By Lucky Kiine Esq.

In October 2019, the Finance Bill was presented before a joint session of the National Assembly for reading. After a public hearing held in November of the same year, the House of Representatives and the Senate passed the Bill, which was then assented to by the President in January 2020. The Act introduces a significant amendment to the Companies Income Tax Act (CITA), Personal Income Tax Act (PITA), Capital Gains Tax Act (CGTA), Custom and Excise Tariff and the Stamp Duties Act among others.

The following are the impact which the provisions of the Act will have on Startups and businesses in Nigeria:

• The first notable impact which the Act will have is the provision of incentives for businesses in Nigeria by the elimination or partial reduction of taxes depending on their sizes. Section 7 of the Act amends section 23(1) of the Companies Income Tax Act (CITA) by proposing the general exemption of small companies from the Companies Income Tax. Small companies defined as firms with a turnover of less than N25,000,000 ($68,500), do not have to pay Companies Income Tax as required by the Federal Government. Medium-sized firms with an annual turnover ranging between N25 million ($68,500) and N100 million ($274,000) are expected to pay a lower Companies Income Tax of 20%, while larger companies with an annual turnover exceeding N100 million will pay 30% of Companies Income Tax. Also, upon remittance of CIT by large and medium-sized companies 90 days before the due date, they will be granted 1% and 2% respectively of the CIT paid as a credit against future taxes.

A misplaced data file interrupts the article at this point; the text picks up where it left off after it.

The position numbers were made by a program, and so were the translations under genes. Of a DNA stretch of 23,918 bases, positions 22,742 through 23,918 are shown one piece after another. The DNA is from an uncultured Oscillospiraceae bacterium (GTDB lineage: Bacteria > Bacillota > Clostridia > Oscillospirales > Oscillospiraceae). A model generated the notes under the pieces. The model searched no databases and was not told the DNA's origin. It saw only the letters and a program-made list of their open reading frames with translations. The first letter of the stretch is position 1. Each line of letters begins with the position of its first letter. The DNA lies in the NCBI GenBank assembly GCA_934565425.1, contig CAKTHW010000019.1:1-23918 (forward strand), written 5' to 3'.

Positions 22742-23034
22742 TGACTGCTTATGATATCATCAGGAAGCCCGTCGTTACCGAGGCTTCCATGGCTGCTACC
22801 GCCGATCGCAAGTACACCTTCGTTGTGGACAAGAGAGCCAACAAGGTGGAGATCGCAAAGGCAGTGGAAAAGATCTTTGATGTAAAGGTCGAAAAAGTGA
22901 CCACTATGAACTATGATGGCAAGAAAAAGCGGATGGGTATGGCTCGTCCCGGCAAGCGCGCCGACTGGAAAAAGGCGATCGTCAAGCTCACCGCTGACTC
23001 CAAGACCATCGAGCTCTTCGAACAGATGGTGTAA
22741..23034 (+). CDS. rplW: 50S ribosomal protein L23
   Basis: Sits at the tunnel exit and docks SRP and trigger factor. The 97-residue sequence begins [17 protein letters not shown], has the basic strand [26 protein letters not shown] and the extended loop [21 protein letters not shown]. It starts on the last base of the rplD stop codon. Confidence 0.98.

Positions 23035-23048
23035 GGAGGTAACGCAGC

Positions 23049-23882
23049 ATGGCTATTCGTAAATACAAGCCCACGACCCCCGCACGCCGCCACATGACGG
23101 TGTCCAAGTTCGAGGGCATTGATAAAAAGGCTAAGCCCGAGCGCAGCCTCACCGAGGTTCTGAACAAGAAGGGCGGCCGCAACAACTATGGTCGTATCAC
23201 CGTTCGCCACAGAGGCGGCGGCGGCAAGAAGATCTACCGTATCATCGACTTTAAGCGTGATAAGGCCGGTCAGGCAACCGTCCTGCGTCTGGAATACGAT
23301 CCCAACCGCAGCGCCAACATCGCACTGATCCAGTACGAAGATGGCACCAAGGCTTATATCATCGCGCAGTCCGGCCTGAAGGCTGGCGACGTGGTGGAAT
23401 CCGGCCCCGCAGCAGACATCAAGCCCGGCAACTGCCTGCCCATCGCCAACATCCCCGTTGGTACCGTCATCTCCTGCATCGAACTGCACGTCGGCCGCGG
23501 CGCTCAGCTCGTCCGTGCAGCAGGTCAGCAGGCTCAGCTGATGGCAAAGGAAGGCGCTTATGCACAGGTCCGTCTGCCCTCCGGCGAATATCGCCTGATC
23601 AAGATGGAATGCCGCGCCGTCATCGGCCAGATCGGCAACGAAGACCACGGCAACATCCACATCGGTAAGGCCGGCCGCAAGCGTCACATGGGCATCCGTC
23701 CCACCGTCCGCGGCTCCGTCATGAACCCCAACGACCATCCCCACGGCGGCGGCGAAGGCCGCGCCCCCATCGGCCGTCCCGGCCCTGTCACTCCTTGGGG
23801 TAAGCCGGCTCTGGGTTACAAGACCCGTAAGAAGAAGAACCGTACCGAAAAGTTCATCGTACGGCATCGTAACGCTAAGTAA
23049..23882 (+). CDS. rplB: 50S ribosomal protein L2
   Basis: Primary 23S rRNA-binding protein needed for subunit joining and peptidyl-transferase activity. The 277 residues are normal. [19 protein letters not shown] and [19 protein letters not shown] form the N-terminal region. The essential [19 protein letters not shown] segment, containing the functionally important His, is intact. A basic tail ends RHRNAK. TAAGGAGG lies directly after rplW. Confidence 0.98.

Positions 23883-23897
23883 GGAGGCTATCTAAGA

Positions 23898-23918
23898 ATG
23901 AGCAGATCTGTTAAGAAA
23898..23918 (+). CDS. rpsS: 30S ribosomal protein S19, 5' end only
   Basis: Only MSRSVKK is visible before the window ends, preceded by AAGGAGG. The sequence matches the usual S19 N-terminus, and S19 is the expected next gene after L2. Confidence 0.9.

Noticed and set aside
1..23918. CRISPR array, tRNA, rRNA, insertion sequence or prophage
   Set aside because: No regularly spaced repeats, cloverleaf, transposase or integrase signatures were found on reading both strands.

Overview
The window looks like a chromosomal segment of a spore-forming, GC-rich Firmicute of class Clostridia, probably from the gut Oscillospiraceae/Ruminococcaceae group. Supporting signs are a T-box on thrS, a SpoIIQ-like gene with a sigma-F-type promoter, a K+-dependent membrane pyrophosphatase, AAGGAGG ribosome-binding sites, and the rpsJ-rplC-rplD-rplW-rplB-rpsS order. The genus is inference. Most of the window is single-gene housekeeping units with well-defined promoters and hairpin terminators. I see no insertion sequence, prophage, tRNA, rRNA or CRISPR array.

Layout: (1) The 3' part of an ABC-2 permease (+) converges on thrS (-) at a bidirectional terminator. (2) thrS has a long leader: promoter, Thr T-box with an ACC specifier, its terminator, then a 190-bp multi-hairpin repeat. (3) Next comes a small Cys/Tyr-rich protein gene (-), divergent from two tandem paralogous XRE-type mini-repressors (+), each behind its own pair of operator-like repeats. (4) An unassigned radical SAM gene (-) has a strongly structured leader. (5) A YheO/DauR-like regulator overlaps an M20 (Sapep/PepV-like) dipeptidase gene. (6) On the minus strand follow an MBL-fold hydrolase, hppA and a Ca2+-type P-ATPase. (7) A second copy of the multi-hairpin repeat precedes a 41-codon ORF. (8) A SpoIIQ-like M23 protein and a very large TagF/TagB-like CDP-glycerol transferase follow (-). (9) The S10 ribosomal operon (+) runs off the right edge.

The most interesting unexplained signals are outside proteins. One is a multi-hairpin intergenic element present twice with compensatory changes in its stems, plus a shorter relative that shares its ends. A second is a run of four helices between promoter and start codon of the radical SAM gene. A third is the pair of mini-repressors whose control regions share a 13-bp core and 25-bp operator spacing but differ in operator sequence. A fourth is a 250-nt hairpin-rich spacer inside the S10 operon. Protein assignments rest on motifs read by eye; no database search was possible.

• Notwithstanding the above, businesses not registered in Nigeria have a wider base for tax. According to the Act, Non-Resident Companies carrying on digital activities, consultancy, technical, management or professional service in Nigeria will be taxed as long as they have “Significant Economic Presence” (SEP) and profit can be attributed to such activity. The Act however does not define what constitutes SEP but gives the Minister of Finance autonomous power to determine this by Executive order.

• Another impact which the Act would have is the requirement for Tax Identification Number to be obtained before they can be allowed to open bank accounts for their businesses. This Tax Identification Number is to be displayed on all documents including business correspondence, correspondence with government agencies et cetera. Existing Businesses are directed to obtain theirs within three months to continue the operation and maintenance of their accounts.

• Under the new Act, taxable goods have been expanded to include intangible goods like digital products and Value Added Tax has been increased from 5% to 7.5%. While companies with less than N25 million are exempted from paying for Tax, taxable businesses/companies are expected to register for VAT including Non-Registered Companies (NRC). Failure of an NRC to remit the applicable VAT, the recipient of the invoice in Nigeria will be required to self-account for VAT and remit the tax.

From the foregoing, it can be stated that the Finance Act 2019 seeks to improve the extant provision on taxation of businesses in Nigeria and also to boost the country’s revenue while upholding a commercial environment to bolster small-medium enterprises in Nigeria.


  1. Alfred says:

    Very insightful articles on this website. Keep up the good work.

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